When God first rained manna from heaven onto the children of Israel, he told them they had to eat it all in one day. That is a curious thing to tell someone, akin to telling them not to plan ahead, and to be honest I find it a bit troublesome.
Everything in my training and everything in my bones tells me to take charge of my own future. My generation and those behind us know from the simple demographics of the matter that we will not get our shot at the passel of government safety nets that graced the generations before us. We must save and invest for our own well-being. Eat your manna today and let tomorrow take care of itself? I don’t think so.
I can even find scriptural support my position.
“A good man leaves an inheritance to his children’s children.” (Proverbs 13:22)
“Who, then, is the man that fears the Lord? … He will spend his days in prosperity, and his descendants will inherit the land. (Psalm 25:12-13)
“Blessed is the man who fears the Lord. … Wealth and riches are in his house,
and his righteousness endures forever.” (Psalm 112:1-3)
“He who gathers money little by little makes it grow.” (Proverbs 13:11)
“For the children ought not to lay up for the parents, but the parents for the children.” (II Corinthians 12:14)
So what do we do with Jesus’ statement to “take no thought for tomorrow”? Or the prayer to “give us this day our daily bread”? Or Paul’s instruction, that “having food and clothing, with these we shall be content”? (I Timothy 6:8)
We need to remember something about the Israelites as they were leaving Egypt, and something else about the people of the first century. The Israelites were used to being slaves. They were used to the burden of hard labor, but in exchange for their servitude they knew they would get at least a pauper’s ration that would keep them alive. It wasn’t much, but as slaves they came to depend upon those crumbs every day, and like most on the slave side of a slave/master relationship, they were apprehensive about losing what little certainty they had in life.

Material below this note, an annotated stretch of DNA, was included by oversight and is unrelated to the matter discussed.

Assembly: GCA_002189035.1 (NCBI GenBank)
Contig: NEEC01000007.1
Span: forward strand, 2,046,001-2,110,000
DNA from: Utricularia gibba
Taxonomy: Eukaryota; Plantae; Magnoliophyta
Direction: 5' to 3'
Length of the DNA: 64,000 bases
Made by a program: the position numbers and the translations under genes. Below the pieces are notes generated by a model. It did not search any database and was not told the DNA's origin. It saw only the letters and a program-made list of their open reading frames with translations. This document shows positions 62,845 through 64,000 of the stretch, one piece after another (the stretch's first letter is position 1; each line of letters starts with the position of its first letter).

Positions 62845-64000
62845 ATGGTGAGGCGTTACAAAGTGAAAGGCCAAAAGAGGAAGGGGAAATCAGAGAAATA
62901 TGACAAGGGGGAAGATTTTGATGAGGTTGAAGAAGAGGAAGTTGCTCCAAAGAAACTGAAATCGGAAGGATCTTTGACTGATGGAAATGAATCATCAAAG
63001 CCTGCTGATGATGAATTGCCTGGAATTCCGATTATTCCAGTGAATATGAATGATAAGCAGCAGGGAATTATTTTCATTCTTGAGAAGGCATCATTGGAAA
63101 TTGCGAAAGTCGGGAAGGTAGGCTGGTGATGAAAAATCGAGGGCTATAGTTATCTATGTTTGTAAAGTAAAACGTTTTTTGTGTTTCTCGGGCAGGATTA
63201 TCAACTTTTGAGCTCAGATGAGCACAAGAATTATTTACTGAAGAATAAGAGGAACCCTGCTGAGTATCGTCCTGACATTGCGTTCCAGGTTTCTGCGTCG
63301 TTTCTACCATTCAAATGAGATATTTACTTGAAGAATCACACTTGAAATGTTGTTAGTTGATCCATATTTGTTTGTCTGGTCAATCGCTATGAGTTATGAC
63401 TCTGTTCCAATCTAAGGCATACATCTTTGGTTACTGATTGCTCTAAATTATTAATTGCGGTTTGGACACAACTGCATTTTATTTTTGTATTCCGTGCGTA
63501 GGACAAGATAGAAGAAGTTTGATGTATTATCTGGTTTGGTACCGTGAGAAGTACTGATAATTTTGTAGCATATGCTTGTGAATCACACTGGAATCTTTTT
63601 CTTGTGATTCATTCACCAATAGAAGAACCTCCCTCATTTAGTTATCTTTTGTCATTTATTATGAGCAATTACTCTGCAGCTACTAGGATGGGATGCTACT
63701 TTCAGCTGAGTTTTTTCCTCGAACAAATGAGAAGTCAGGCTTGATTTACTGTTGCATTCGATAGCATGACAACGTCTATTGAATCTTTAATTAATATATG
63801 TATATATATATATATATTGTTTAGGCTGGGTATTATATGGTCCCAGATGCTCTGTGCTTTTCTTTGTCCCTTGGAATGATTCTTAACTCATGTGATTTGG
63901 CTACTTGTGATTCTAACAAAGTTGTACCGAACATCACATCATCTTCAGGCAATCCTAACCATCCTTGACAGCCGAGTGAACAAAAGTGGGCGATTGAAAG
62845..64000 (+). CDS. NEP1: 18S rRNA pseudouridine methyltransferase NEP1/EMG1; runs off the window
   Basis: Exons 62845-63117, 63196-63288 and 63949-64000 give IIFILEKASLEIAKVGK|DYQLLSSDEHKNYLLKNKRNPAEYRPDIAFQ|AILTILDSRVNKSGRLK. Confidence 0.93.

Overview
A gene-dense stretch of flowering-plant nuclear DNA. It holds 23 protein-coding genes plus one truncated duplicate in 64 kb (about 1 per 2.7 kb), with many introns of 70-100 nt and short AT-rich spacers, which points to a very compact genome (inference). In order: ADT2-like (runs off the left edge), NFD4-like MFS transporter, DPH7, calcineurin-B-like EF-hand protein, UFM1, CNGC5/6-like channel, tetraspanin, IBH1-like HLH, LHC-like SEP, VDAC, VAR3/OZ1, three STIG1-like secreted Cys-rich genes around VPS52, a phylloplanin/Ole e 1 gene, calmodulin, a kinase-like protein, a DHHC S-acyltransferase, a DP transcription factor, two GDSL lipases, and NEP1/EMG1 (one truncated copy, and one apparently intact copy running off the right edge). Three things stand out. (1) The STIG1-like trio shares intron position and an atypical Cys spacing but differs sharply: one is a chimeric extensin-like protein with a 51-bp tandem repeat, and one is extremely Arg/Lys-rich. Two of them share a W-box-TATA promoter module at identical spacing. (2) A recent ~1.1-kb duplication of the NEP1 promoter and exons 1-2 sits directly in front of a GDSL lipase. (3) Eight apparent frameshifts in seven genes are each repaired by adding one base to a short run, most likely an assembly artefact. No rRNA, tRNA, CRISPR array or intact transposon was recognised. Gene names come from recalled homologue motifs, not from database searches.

By giving them a daily ration of manna from heaven, God was showing them that he was now their master and would provide their every need.
During the first century, the people of the Middle East were in their own kind of slave/master relationship. Poverty was a fact of life, and the teachings of Jesus and the apostles pointed once again to God as the great provider, He really would supply all their needs, so, you first century Christians, be content with your daily bread. You are of more value than the sparrow and more precious in God’s sight than the lily of the field.
Yet it is also evident from other scriptures that if we have the opportunity to plan our futures and prudently accumulate some wealth in order to help others and keep from being a burden them, then it is not only our right but our responsibility to do so. But always remember the source of that wealth. “The earth is the Lord’s, and all its fullness.” (Psalm 24:1) “Moreover, when God gives any man wealth and possessions, and enables him to enjoy them, to accept his lot and be happy in his work-this is a gift of God.” (Ecclesiastes 5:19 NIV)
Those scriptures call to mind the prayer of Pa Anderson in the movie Shenandoah: “Lord, we cleared this land; we plowed it, sowed it, and harvested it. It wouldn’t be here and we wouldn’t be eating it if we hadn’t done it ourselves. We worked dog-bone hard for every crumb and morsel, but we thank the Lord just the same for the food we’re about to eat. Amen.”
Even though I want to plan for tomorrow, I have to take the facts for what they are. None of us has any guarantees. If we, like old man Anderson, think we are doing it all by ourselves and all for ourselves, then we are leaning on a weak reed indeed. The lesson is to do what you can and do what you must. Plant the seeds and trust God for rain. But if there is no rain, trust God even more.